Monday, 21 February 2011

What is a Psychopath?

Psychopaths are a natural phenomenon that exists at a frequency that confers an evolutionary advantage.  There are various definitions of a psychopath, and some attempts to separate the terms psychopath and sociopath.  I use both terms interchangeably.  The trouble I have with any definition is that it is heavily weighted by the context in which the diagnostic criteria have been arrived at.  Dr Robert Hare is perhaps the most famous clinician associated with the diagnosis and his experience is typical - the psychopaths that sparked his interest and, more importantly, informed his diagnostic criteria, were all in prison.
I haven't read of any weighty criticism of this - basing criteria for a psychological diagnosis on a very obviously skewed sample.  I guess it is understandable because society only really has motivation to diagnose and understand people who are different when they impact society - and most diagnoses are court-ordered for offenders.
I see psychopathy as being a spectrum (of thought pattern), and for the diagnosis and understanding of it to be critically based on criminal behaviour is disingenuous at best.
The definitive traits of the psychopath certainly make them more likely to be a criminal, but that is hardly the full story, just as not all young black men in ghettos are criminals.  We live in a scientific age where we can analyse genes and image brains as they function - more research is needed to catch budding psychopaths when they are young so that behavioral treatments can be given as soon as possible.  The evidence so far is that genes and environment play a part in the development of a psychopathic personality.  Given the right environment, I have no doubt that those with psychopathic tendencies have the potential to be not just honest and productive members of society, but valued for contributions that an empath simply couldn't provide.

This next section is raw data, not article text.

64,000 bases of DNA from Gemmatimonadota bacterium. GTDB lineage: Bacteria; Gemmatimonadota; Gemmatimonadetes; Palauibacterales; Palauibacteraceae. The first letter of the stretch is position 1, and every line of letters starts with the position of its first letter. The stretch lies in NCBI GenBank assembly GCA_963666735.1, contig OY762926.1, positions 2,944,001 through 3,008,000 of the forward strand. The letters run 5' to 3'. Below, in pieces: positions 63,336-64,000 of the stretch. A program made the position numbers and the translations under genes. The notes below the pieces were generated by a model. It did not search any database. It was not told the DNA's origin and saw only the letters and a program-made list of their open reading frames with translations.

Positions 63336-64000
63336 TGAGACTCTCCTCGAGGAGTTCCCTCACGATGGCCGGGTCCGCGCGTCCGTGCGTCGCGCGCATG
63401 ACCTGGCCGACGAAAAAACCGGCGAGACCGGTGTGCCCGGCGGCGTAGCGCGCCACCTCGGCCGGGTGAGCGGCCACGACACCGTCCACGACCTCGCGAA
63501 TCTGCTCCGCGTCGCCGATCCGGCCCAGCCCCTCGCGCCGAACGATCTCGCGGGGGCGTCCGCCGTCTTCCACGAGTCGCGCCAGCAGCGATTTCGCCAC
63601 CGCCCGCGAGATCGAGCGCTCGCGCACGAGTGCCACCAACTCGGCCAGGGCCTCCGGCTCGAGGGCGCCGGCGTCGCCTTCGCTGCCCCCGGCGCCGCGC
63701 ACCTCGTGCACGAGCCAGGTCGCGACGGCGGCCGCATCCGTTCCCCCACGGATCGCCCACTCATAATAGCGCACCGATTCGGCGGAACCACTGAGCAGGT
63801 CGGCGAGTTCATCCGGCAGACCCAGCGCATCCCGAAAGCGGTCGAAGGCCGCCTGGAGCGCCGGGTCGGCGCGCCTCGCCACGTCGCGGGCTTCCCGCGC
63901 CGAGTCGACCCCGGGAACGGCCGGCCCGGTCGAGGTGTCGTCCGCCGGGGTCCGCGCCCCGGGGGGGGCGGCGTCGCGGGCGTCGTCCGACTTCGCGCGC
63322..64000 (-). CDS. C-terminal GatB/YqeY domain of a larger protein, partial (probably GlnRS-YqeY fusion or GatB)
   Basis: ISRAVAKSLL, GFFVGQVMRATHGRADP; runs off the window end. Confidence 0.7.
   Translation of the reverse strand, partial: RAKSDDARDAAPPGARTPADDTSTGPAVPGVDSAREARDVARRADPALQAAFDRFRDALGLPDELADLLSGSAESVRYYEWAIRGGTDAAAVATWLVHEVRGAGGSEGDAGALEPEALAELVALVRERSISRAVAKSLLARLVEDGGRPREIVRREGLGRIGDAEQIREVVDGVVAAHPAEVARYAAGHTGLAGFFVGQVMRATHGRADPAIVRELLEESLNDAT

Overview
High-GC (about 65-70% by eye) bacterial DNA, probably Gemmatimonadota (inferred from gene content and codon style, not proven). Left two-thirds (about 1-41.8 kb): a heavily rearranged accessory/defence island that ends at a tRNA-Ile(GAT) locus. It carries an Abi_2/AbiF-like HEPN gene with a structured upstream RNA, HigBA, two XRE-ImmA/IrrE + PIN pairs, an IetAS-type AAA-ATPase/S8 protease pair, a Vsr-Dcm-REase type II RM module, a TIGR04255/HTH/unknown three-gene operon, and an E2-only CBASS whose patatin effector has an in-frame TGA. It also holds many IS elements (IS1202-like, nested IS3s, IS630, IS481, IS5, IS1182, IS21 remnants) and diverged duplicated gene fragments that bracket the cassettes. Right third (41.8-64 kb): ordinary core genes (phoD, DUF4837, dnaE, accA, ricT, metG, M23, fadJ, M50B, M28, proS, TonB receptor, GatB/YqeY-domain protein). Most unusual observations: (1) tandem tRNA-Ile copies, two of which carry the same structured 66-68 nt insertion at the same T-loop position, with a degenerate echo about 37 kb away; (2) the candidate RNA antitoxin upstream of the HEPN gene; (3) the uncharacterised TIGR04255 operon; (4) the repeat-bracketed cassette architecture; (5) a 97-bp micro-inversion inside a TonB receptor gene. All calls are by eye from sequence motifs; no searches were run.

So what are the diagnostic criteria I consider essential?  At a neurological level, there are noted differences in the brain structure of psychopaths - though care should be taken that physical criteria like this are also not simply associated with criminal tendencies, such as low impulse control.  I think essential to a diagnosis would be a lack of empathy and remorse/guilt.  There is also a lack of normal physiological response to usually emotive words - a psychopath would likely fail the Voight-Kampff test.

Further than that, it seems to me that there is also a lack of societal bonds - social situations are learned and used to form consciously decided impressions, and there is an instinctive feeling that the rules of society do not apply to them.

I expect to still be alive when genome sequencing and neurophysiology scans become routine for the richer half of the populations of the western world.  This will advance the understanding of many psychological diagnoses to a level we can only dream of today.  The only question is whether society will see it as a manageable neurodiversity, or as a disorder that needs to be eradicated (strong genetic tendency = abortion?).


Anonymous said...

I see it as a spectrum, too. It's funny, really... And like the upcoming DSM, I don't see NPD as one that is so far removed. The only empathy challenged mental variations I exclude (that I know of) are the autistic and schizoids. With Aspbergers (AKA Autistic Psychopathy) having a vastly different mind-set and capability (or lack thereof) from me, and schizoids who, well, they're a numbed bunch, and that's about it.

What really amuses me is how we seem to categorize it. This is a common model, through commentary I've seen:

1. Psychopaths: All criminals, scary, murderous lot.

2. Sociopaths: Con-men, thieves, hired killers, mass manipulators